The word you want, where and when you want it
The book is more than 1,200 pages and boasts:
Look up the word district, for instance, and in addition to the usual synonyms and antonyms, the reader will find references to well-known neighbourhood districts such as Market Square in Saint John, Montreal's Balconville, Toronto's Cabbagetown and The Danforth, The Forks in Winnipeg, and Vancouver's Gastown, among others.
Under dessert it's difficult to imagine another reference book wherein baked Alaska and crème caramel sit side-by-side with blueberry grunt, jambuster, Joe Louis, and Nanaimo bar.
The listing for flower provides the reader with the name of the official flower of each Canadian province and territory. Look up motto, tree, or bird, and the provincial and territorial mottos, trees, and birds are there as well.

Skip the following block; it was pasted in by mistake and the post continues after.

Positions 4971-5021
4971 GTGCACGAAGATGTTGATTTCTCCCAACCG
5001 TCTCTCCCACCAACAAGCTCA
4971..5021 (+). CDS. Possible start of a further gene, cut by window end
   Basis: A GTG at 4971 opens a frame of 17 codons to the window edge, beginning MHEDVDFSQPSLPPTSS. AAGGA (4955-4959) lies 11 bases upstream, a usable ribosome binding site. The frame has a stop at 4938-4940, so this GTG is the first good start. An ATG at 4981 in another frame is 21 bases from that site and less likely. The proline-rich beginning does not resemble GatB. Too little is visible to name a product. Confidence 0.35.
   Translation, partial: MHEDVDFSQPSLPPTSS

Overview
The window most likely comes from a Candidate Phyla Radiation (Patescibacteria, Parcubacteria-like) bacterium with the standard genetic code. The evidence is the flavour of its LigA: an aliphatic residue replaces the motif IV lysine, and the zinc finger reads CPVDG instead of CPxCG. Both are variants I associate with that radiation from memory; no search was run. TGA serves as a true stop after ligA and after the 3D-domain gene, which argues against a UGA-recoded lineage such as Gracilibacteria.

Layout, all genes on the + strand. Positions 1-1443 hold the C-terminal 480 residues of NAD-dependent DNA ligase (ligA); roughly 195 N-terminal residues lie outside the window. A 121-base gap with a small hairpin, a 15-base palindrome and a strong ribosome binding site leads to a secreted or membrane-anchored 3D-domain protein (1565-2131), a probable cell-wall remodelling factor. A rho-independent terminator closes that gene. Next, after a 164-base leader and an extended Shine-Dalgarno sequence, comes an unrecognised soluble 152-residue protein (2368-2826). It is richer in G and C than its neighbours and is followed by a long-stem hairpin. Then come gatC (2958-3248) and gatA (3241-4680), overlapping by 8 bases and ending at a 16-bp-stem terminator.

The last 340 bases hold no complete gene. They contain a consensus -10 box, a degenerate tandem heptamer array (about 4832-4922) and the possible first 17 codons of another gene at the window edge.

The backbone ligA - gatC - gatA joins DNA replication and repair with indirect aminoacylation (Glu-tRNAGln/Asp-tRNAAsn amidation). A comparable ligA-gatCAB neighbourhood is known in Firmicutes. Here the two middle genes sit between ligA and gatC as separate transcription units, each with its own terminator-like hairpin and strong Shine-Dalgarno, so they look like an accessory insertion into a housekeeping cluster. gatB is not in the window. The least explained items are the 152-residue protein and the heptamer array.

And what thesaurus could call itself even remotely Canadian without at least a baker's dozen of synonyms for donut?
Hudson Bay Coat, McLaughlin Buick, Bricklin, Zamboni? Yes, they_re in here. So too are fiddlehead, Herring Choker, and Digby Chicken.
You'll have to find them.
Other points on the making of the Fitzhenry and Whiteside Canadian Thesaurus:
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The word you want, where and when you want itAbout the Author:
"Evan Jones" is Herman Kahn's nephew. He is an historical analyst and game designer specializing in strategic simulations. He worked at the Hudson Institute in the mid-70s, primarily doing research used in "The Next 200 Years".
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